• Another embodiment of the present invention employs a nosepiece (not shown, see nosepiece 104 of FIG. 1) that is equipped with a sectioning device and the programmable focus controller 1127 moves the nosepiece relative to the programmable stage 1121 to define how much depth of the specimen 1111 is to be sectioned.
  • FIG. 11B illustrates an example embodiment that generates an adjusted three-dimensional image in accordance with the present invention. The sensor 1125 is in communication with a reconstruction unit 1130 that reconstructs multiple three-dimensional images based upon multiple sets of two-dimensional images based on signals representative of the emitted light. The reconstruction unit 1130 transmits multiple three-dimensional images 1131 to an identification unit 1133, which identifies features in the multiple three-dimensional images 1134. The features identified within the multiple three-dimensional images 1134 are transmitted to a feature matching unit 1135. The feature matching unit 1135 determines matching features in contiguous three-dimensional images 1136 that are sent to an offset calculation unit 1137. The offset calculation unit 1137 calculates offsets of the matching features to generate an alignment vector or matrix 1138. A processing unit 1139 processes the contiguous three-dimensional images as a function of the alignment vectors or matrix 1138 to generate adjusted data representing an adjusted three-dimensional image 1140. The adjusted three-dimensional image 1140 may be displayed using a display unit (not shown).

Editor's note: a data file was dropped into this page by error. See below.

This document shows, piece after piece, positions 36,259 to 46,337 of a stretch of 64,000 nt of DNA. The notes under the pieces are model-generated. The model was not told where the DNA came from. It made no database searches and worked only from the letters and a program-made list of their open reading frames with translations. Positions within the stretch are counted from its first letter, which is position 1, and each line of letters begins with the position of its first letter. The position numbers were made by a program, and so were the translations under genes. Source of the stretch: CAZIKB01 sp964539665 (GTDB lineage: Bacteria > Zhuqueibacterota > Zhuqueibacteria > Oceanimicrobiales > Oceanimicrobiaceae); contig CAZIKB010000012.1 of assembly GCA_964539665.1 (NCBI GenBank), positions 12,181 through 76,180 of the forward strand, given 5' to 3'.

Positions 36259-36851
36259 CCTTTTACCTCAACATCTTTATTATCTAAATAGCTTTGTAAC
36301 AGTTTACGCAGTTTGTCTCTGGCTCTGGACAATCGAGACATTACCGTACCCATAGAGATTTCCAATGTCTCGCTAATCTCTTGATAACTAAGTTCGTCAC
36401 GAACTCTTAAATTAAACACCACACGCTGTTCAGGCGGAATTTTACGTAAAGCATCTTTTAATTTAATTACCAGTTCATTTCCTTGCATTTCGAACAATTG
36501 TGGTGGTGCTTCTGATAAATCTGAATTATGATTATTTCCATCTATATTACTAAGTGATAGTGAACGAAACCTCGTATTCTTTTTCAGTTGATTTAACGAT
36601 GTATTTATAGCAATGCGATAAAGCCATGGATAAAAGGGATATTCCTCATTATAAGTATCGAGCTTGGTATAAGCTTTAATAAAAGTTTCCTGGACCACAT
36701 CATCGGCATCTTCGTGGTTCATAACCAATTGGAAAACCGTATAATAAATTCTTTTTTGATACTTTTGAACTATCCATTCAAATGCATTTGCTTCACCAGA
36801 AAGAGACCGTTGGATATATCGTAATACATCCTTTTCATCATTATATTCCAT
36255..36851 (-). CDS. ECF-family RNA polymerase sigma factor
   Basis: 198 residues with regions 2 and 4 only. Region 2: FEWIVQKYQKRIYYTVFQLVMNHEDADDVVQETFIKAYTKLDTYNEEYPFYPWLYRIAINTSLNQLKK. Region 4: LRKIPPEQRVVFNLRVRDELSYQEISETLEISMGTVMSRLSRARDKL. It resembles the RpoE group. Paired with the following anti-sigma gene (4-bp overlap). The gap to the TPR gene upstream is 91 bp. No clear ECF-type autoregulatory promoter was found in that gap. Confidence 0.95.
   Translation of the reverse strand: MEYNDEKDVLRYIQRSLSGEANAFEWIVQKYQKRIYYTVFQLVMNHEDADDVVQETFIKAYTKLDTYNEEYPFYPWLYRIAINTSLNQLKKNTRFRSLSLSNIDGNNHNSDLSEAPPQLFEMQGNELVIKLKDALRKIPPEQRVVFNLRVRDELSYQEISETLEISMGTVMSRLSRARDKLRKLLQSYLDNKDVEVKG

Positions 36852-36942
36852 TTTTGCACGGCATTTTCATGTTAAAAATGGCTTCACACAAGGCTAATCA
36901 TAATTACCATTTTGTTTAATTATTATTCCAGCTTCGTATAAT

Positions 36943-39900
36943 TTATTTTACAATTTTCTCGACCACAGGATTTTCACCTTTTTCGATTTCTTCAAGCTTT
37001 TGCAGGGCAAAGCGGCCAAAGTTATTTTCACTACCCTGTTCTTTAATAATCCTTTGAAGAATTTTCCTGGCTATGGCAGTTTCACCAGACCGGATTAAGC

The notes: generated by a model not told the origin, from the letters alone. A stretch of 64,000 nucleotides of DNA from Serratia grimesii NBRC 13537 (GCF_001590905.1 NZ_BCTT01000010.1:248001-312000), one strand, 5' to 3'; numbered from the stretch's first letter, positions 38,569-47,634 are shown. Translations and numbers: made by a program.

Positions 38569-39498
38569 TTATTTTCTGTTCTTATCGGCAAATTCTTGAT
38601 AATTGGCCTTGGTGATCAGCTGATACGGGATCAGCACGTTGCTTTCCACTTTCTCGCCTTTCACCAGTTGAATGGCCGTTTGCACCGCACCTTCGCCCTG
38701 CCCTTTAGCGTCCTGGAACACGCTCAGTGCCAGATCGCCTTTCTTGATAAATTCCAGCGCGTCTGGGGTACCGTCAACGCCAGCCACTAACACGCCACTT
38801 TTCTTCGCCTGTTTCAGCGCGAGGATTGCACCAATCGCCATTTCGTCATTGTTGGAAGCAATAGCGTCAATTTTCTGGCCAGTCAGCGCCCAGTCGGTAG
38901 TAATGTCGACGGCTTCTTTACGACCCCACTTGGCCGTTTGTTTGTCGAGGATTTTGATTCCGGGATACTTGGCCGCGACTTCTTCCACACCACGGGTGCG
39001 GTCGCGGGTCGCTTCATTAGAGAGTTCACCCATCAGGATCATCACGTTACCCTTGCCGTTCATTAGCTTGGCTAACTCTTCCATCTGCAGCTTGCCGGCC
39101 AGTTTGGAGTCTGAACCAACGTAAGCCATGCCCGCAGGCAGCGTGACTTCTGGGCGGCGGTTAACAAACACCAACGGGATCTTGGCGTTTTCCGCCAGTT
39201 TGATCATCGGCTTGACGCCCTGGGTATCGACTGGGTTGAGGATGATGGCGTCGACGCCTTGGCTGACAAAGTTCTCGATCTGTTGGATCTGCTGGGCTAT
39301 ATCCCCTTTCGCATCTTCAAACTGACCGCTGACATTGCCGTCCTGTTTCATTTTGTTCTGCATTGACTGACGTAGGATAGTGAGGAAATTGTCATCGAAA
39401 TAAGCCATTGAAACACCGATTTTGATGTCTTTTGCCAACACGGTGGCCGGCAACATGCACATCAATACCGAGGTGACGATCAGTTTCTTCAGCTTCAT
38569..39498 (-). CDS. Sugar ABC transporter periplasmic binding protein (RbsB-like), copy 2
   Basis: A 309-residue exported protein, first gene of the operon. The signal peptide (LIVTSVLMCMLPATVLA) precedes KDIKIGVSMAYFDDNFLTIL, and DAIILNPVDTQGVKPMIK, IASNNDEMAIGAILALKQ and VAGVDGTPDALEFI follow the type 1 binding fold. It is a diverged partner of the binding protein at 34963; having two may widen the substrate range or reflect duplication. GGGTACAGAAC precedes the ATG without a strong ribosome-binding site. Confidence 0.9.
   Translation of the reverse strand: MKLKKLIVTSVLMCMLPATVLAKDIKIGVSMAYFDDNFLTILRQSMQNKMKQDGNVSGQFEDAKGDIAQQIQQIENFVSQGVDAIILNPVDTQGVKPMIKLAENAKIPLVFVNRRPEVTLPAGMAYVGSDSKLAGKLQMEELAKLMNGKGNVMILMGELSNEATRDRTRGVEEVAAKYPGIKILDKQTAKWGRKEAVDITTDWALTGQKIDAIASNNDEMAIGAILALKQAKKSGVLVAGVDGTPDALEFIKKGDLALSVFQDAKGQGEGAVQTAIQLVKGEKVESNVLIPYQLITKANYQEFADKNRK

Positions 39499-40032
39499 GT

• FIG. 11C illustrates an additional embodiment of the present invention that may be employed to generate a high-resolution three-dimensional image of a thick specimen. The sensor 1125 may include a detector that is either a photo-multiplier tube or a solid-state detector, such as photo-diode or a charge-coupled device (CCD) array. The sensor may be in communication with a transmit unit 1153 configured to transmit data 1154 via a network to a reconstruction server (not shown) to reconstruct a three-dimensional image of the specimen at a location in the network apart from the sensor. The data represents two-dimensional images, which signify layers of the specimen within the imaging depth of the objective. The transmitted data 1154 from the transmit unit 1153 is received by the data storage unit 1155. The data storage unit 1155 stores data representing the two-dimensional or three-dimensional images (e.g., transmitted data 1154).